I’m a manager with five direct reports, including Raffy (not his real name), the most senior person in the group. The trouble is his tendency of belittling every move of his junior work colleagues. At every opportunity, Raffy would come in to my office to complain about many trivial issues like reporting how long they take their coffee or meal breaks. At one point, he came to my office complaining about one worker’s tardiness. Fortunately, his co-workers don’t know anything about his complaints. How do I handle the situation without antagonizing Raffy? — Pink Star.
There are two possible reasons for Raffy’s treatment of his colleagues. One is attention-seeking. It is possible that he wants a raise or a promotion even if he knows he doesn’t deserve it. He could also be deflecting the focus away from him because he can’t prove his worth. Incompetent people do that so the attention is removed from them.
Which one is the most likely cause of Raffy’s actions? I’d like to believe that Raffy is blaming or criticizing others as a cover-up for his own inadequacies or mistakes, as a sort of defense mechanism. He’s trying to muddy the waters by diverting your attention to others.
“Blaming others,” according to Arash Emamzadeh in Psychology Today (2023) “is more common in those who are experiencing negative feelings and are unable to regulate their emotions.”
REMEDIESWhat should you do? Every time that Raffy comes to you to complain, cut him off right away. Tell him that you can arrange for a private meeting with him in your office or in conference room to discuss all the things you’ve assigned him. Seek an update of what he has accomplished so far. Make this a habit whenever Raffy complains about his colleagues, so he’ll get the underlying message. Then proceed as follows:
One, acknowledge all the information that he’s giving you. While you appreciate the help he’s extending to you, emphasize that you don’t have enough time to verify all the information. In this age of fake news and disinformation, say that you abhor receiving exaggerations and untruths.
Two, talk to each one of your direct reports. Probe for their version of events without divulging that the complaints came from Raffy. This is what I would call a quick but casual engagement dialogue to explore the workers’ issues or challenges in performing their jobs. The objective is to address their immediate concerns before they become major issues.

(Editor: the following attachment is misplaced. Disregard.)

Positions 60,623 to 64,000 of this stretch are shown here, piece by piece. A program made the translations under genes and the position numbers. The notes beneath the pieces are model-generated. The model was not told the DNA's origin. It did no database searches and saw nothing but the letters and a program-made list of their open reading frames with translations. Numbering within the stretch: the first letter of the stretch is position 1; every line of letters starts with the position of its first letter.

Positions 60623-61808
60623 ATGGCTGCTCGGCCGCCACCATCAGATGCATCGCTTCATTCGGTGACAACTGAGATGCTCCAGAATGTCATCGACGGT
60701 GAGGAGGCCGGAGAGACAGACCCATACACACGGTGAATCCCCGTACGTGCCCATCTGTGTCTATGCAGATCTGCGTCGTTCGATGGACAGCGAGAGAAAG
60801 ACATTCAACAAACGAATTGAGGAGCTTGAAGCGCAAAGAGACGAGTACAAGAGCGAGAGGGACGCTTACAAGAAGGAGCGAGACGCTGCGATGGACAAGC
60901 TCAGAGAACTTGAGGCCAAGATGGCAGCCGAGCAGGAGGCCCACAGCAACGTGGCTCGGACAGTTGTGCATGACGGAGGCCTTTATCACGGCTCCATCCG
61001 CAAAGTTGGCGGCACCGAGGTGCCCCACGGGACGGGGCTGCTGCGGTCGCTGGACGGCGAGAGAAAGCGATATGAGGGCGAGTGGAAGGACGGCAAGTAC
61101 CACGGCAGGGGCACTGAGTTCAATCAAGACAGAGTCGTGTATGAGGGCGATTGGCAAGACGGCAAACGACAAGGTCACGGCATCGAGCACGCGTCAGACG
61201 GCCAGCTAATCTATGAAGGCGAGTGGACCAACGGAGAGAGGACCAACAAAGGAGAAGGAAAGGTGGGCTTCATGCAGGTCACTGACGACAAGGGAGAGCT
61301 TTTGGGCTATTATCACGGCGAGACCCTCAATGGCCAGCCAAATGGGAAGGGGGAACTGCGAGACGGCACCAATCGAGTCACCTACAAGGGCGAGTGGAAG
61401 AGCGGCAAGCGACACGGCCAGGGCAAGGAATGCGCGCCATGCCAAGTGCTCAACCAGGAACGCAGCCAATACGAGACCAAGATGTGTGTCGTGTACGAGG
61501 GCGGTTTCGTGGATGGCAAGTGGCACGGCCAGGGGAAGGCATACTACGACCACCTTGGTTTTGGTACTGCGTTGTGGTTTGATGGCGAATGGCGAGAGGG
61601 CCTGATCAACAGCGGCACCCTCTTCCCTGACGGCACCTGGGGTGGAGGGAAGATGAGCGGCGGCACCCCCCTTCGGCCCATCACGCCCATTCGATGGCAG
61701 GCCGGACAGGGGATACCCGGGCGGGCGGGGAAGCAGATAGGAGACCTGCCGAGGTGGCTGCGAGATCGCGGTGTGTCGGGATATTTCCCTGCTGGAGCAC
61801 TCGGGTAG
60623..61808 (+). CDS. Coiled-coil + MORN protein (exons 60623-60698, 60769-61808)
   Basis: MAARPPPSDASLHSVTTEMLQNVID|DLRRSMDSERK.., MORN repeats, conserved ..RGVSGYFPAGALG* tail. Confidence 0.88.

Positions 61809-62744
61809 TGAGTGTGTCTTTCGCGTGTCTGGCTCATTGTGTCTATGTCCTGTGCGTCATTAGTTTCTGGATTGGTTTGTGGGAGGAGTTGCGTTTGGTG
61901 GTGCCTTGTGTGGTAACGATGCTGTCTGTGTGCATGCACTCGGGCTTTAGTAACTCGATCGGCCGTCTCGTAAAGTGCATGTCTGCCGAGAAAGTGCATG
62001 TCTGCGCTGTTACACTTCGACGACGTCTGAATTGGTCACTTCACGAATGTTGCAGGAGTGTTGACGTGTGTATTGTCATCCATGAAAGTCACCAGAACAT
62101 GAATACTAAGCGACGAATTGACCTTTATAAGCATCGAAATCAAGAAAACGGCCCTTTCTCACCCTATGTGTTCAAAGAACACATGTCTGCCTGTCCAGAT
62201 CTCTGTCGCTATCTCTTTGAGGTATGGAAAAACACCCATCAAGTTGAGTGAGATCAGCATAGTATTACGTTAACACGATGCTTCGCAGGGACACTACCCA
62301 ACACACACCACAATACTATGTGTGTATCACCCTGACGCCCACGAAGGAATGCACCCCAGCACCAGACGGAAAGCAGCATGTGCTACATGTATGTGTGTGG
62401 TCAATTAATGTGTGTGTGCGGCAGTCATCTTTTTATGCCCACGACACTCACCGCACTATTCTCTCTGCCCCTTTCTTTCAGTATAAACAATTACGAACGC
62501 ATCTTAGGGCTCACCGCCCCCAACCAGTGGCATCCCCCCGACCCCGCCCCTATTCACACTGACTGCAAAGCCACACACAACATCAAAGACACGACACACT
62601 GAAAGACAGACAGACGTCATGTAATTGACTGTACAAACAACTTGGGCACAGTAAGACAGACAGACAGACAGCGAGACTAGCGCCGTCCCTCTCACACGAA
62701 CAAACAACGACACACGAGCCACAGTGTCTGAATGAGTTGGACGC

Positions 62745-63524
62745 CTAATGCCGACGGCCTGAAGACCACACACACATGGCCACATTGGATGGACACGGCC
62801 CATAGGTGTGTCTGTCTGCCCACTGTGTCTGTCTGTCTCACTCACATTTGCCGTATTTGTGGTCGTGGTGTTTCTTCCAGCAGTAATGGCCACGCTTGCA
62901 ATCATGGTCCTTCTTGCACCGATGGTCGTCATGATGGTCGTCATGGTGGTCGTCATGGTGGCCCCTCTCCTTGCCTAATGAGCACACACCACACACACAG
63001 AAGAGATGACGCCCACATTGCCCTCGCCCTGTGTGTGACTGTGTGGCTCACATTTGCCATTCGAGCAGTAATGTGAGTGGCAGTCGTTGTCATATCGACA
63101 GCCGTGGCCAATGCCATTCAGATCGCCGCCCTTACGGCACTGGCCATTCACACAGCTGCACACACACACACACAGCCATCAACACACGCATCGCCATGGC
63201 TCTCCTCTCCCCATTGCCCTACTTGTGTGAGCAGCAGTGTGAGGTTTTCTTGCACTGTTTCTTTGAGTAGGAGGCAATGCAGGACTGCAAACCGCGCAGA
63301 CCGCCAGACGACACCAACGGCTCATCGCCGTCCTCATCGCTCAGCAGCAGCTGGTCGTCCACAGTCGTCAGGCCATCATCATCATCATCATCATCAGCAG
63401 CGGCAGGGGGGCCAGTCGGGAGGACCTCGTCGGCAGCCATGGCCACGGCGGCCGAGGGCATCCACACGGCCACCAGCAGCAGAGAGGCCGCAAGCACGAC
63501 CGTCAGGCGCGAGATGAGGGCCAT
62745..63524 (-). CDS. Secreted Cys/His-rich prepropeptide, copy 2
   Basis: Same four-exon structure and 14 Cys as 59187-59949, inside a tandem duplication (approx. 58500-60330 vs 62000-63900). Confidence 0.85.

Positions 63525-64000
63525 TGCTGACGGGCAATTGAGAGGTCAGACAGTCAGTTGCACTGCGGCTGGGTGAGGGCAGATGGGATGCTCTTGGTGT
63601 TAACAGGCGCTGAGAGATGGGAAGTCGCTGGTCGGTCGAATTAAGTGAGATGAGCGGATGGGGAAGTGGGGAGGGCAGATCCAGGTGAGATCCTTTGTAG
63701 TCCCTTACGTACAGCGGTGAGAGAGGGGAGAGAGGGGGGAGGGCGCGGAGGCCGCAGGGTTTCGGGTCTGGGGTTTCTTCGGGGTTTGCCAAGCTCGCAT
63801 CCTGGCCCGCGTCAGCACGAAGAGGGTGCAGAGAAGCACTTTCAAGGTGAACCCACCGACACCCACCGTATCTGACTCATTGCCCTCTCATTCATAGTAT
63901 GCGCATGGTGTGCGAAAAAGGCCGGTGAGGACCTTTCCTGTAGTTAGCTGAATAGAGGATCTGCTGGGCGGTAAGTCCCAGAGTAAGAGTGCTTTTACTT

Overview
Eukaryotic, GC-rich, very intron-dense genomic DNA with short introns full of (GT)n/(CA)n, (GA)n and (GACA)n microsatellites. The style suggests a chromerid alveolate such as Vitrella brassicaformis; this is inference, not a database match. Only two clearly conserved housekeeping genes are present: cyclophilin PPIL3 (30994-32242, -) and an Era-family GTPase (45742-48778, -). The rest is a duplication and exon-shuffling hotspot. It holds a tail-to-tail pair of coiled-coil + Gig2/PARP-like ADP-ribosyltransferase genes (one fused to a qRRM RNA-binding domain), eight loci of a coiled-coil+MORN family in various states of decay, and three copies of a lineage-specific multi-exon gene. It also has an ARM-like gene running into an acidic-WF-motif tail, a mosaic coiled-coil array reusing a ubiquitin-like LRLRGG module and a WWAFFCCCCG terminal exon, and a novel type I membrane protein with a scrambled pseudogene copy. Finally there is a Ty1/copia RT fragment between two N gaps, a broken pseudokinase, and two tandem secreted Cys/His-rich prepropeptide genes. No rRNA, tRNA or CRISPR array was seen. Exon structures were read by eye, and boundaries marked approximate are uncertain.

Three, have a bias for concrete work performance. Remain steadfast that as long as there are no workers crossing the line as defined by the company’s code of conduct, you’re willing to ignore minor issues, as long as they deliver concrete results. Let him know that you’re very particular about meritocracy.
Say that taking coffee breaks is not necessarily a bad thing as long as the workers are trying to solve work issues even away from their work stations.
Four, arrange for a weekly department meeting. The ideal approach is end-of-the-day reporting. If that’s not possible or practical, require all your workers to submit a weekly one-page accomplishment report highlighting the tasks they have completed. This report must contain the weekly goals, status (achieved versus pending), timelines, estimated budget spent and the challenges encountered. Assign each worker to deliver an overview of all reports on a weekly rotation basis starting with Raffy, as the most senior.
Five, assign special projects to each worker every week. These may include waste elimination projects, cost efficiency initiatives, or anything to do with making their work easier. Require each worker to achieve at least 15% improvement from baseline levels provided by human resources, accounting or purchasing. These tasks should keep everyone busy.
Last, emphasize that cooperation is required from everyone. Teamwork is imperative even in the context of constructive competition. No one should be declared a sacred cow, regardless of their length of service in the organization. Everyone must follow the same route and be judged in accordance with uniform parameters or performance standards applicable to all workers.
REPUTATIONEmamzadeh might describe Raffy’s defense mechanism as a “feature of mental illness” and recommended that “seeking therapy may be helpful as well.” However, I will not advise you to do that unless Raffy has become combative and disruptive to his co-workers. Rather, require all workers to undergo a certain personality test conducted by a third-party service provider under the pretext that you’re assessing them for a possible assignment.
Take positive steps to help improve Raffy’s reputation. You can start by recognizing his accomplishments and perhaps offer him up as a case study for doing an excellent job. Catching people like Raffy doing a good job is a difficult proposition but not exactly impossible. You can start by looking at Raffy’s small wins and congratulate him on those.
Bring Rey Elbo’s program called Superior Subordinate Supervision to your team. Or chat your workplace questions on Facebook, LinkedIn or Twitter or e-mail email@example.com or via https://reyelbo.com